Category Archives: My Books

Summer Projects

© Loree Griffin Burns

© Loree Griffin Burns

That there is a photo I recently took in my garden. The baskets are filled with turnips, under them sit the weeds I haven’t managed to clear yet and behind them the paste tomatoes desperately in need of staking. This garden is the number one reason I have not blogged much since May.

The number two reason? I’ve been working on finishing up this book.

The number three reason? I’ve been working on a new Scientists in the Field book.

I’d tell you more, but I’m working on a website update (it’ll coincide with the publication of these two books next year) and getting ready for our family vacation, too!

But sometime soon, when all these summer 2013 activities have been enjoyed to their fullest, I plan to share the details here. Until then, I hope you are having yourself a fabulously wild summer!

My Next Big Thing

The Next Big Thing is a blog meme designed to get authors and illustrators talking about their works-in-progress My friend Kathy Erskine blogged about her Next Big Things last week (yes, Kathy has TWO books on the horizon) and then tagged me so that I could join the fun. Thank you, Kathy!

So, here we go …

1.  What is the working title of your book?

The working title has been Special Delivery: A Butterfly Story for years, and I am really, really, REALLY attached to it. Unfortunately, there has recently been talk of changing it.  Apparently someone else is working on a children’s book with the same title, and that someone may beat me to publication. Bah! Keep your fingers crossed for me!

2.  Where did the idea come from for the book?

I wrote about the genesis of this book a while ago, in a post on my blog. The short version is this: in 2008 I took my kids to the Butterfly Garden at the Museum of Science in Boston; I found the idea for this book just hanging out there, on a ficus tree.

3.  What genre does your book come under?

Special Delivery will be my first picture book. It’s nonfiction, of course, and illustrated with full color photographs by Ellen Harasimowicz.

4.  Which actors would you choose to play your characters in a move rendition?

The main characters in Special Delivery are tropical caterpillars, pupae, and butterflies. There are a few cameos by the farmers who live and work at El Bosque Nuevo, a butterfly farm in Costa Rica, and by Lea Morgan, the Assistant Curator of the Butterfly Garden at the Museum of Science in Boston. These folks are super cool, interesting people and I think they should play themselves.

5.  What is the one-sentence synopsis of your book?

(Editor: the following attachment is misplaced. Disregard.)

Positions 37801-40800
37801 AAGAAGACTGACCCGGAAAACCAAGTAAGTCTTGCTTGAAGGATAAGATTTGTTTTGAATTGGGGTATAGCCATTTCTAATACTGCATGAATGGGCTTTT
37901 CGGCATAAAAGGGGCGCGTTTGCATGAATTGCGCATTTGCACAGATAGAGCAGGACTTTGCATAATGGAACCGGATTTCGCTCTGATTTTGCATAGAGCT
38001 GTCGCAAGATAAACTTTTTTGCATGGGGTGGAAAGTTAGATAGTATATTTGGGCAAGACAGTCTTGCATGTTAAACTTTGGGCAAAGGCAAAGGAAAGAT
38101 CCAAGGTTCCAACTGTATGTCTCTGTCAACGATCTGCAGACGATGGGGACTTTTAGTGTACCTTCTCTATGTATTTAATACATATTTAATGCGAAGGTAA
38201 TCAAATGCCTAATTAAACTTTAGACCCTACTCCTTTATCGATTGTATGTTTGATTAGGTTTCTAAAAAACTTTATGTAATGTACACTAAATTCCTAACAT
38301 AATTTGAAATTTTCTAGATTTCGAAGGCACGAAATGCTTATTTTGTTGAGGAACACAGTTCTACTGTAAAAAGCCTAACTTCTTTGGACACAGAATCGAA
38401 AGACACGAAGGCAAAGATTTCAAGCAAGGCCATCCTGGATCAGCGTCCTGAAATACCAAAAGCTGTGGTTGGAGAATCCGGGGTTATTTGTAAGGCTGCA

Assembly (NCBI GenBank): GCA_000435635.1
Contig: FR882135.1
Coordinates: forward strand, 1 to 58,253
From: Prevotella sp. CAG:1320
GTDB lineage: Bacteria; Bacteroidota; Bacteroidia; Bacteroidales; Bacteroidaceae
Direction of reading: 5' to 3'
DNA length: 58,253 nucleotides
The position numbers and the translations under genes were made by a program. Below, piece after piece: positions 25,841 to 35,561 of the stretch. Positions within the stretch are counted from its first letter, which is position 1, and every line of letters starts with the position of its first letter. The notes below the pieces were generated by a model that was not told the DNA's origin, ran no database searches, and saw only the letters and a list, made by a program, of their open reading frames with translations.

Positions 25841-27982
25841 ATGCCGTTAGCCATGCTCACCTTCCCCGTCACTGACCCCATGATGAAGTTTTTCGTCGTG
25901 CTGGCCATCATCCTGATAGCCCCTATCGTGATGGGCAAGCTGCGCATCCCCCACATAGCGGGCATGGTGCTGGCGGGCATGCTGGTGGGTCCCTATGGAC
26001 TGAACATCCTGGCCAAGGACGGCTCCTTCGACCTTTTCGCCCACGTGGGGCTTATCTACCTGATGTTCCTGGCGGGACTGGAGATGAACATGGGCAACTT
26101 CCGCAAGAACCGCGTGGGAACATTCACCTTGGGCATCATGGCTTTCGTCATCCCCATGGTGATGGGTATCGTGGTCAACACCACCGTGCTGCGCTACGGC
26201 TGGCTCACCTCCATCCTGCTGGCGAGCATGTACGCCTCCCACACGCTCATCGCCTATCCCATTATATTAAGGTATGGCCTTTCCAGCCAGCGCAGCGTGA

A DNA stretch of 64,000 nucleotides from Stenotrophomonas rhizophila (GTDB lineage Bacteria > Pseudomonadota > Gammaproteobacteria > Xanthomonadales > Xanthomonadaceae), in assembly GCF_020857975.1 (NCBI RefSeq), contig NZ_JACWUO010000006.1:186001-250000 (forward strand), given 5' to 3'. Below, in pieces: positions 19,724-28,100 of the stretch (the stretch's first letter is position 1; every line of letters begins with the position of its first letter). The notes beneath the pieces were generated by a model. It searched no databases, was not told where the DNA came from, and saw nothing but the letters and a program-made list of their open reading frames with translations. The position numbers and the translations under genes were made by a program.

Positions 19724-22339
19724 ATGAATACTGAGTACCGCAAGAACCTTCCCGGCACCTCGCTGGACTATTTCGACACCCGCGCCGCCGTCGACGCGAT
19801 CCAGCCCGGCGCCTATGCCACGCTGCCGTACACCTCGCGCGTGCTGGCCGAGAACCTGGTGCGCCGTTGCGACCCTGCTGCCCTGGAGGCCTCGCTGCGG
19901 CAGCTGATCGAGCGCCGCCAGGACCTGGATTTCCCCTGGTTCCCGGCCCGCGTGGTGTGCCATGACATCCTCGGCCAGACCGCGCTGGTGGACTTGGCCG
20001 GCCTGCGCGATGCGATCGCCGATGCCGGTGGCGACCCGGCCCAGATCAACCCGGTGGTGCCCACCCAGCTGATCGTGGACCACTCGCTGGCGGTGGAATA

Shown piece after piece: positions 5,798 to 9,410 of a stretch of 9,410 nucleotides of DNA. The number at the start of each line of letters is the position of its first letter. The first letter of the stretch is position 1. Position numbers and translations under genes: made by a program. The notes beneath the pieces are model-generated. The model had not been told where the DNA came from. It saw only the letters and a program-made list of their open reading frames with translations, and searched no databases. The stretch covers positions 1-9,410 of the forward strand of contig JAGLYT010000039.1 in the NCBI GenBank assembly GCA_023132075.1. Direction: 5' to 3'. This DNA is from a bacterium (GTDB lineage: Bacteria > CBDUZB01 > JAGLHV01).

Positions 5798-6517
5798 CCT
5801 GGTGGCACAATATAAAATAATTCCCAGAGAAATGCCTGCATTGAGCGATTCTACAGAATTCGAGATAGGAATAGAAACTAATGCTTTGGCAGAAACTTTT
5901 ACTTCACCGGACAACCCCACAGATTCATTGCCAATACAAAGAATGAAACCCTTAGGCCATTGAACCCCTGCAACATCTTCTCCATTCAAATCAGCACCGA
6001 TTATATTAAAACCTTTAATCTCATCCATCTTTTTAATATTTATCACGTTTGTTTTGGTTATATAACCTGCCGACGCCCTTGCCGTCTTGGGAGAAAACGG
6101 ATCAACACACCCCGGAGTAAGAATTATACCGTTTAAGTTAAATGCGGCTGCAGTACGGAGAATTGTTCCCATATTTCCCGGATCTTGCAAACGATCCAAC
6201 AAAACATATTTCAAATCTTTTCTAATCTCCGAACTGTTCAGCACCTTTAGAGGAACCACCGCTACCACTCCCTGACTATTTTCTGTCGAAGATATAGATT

Special Delivery shares the surprising and far-flung life story of the tropical butterflies on exhibit at your local museum or zoo. Did you know that most of these butterflies spend their caterpillar lives on farms thousands of miles away? Where they are raised en masse like a crop of carrots? It’s true!

(I know. I know. Four sentences. I couldn’t help it.)

6.  Who is publishing your book?

Special Delivery will be published by Millbrook Press in spring 2014.

7.  How long did it take you to write the first draft of your manuscript?

Because this is a work of nonfiction, and because I originally envisioned it as a longer book, my first draft was actually a 20-plus page book proposal. I started writing it while I was still in Costa Rica, living and researching at El Bosque Nuevo. (You can see my ‘office’ in the righthand photo above.) I finished it about three months later in my boring, old home office. (No photo necessary; it doesn’t compare.)

8.  What other books would you compare this story to within your genre?

I’m sort of stumped on this question …

The imagery reminds me of books like Pumpkin Circle: The Story of a Garden, by George Levenson and Shmuel Thaler and Nic Bishop’s visually stunning Frogs. The text, however, is more personal, a true-life story along the  lines of Owen and Mzee, by Isabella & Craig Hatkoff or Tara & Bella, by Carol Buckley.

9.  Who or what inspired you to write this book?

Plainly and simply: curiosity. Once I realized the butterflies in that museum exhibit were ‘born’ in Central America, and that they’d been shipped to the museum in the belly of a jumbo jet, I was hooked. I had to tell their story.

10.  What else about your book might pique the reader’s interest?

Ellen and I traveled to Costa Rica twice to research this book. Both times we lived at El Bosque Nuevo, where we were able to embed ourselves in the work of raising a crop of butterfly pupae. I will never, ever forget those trips. Especially the little bat who lived in the shower!

Thank you for reading about my Next Big Thing. Now I get to tag a couple writer pals to share their Next Big Things. I’ve got two amazing nonfiction writers in mind, and since neither of them keeps a blog, they’ve agreed to let me host their Next Big Thing posts here at A Life in Books. As if that weren’t cool enough: their new books involve dolphins and spiders. Stay tuned!

Citizen Scientists news

CitizenScienctists(lowres)

The past few months have brought some nice accolades for CITIZEN SCIENTISTS, each of which makes me proud and very, very grateful. Thank you to the teachers, librarians, scientists, reviewers and children’s book lovers who make these awards happen …

  • It was awarded an AAAS/SB&F Prize for Excellence in Science Books (Hands-On Science category). You can read more about this award and all the 2013 finalists here.
  • The National Council of Teachers of English (NCTE) named it an Orbis Pictus honor book. You can read about the Orbis Pictus winner, the Orbis Pictus honor books, and more NCTE Recommended titles here.
  • The National Science Teachers Association (NSTA) included it on their list of Outstanding Trade Books for Students K-12. Access the complete list here.
  • The New York Public Library included it on their 2013 list of 100 Titles for Reading & Sharing. You can see that complete list here.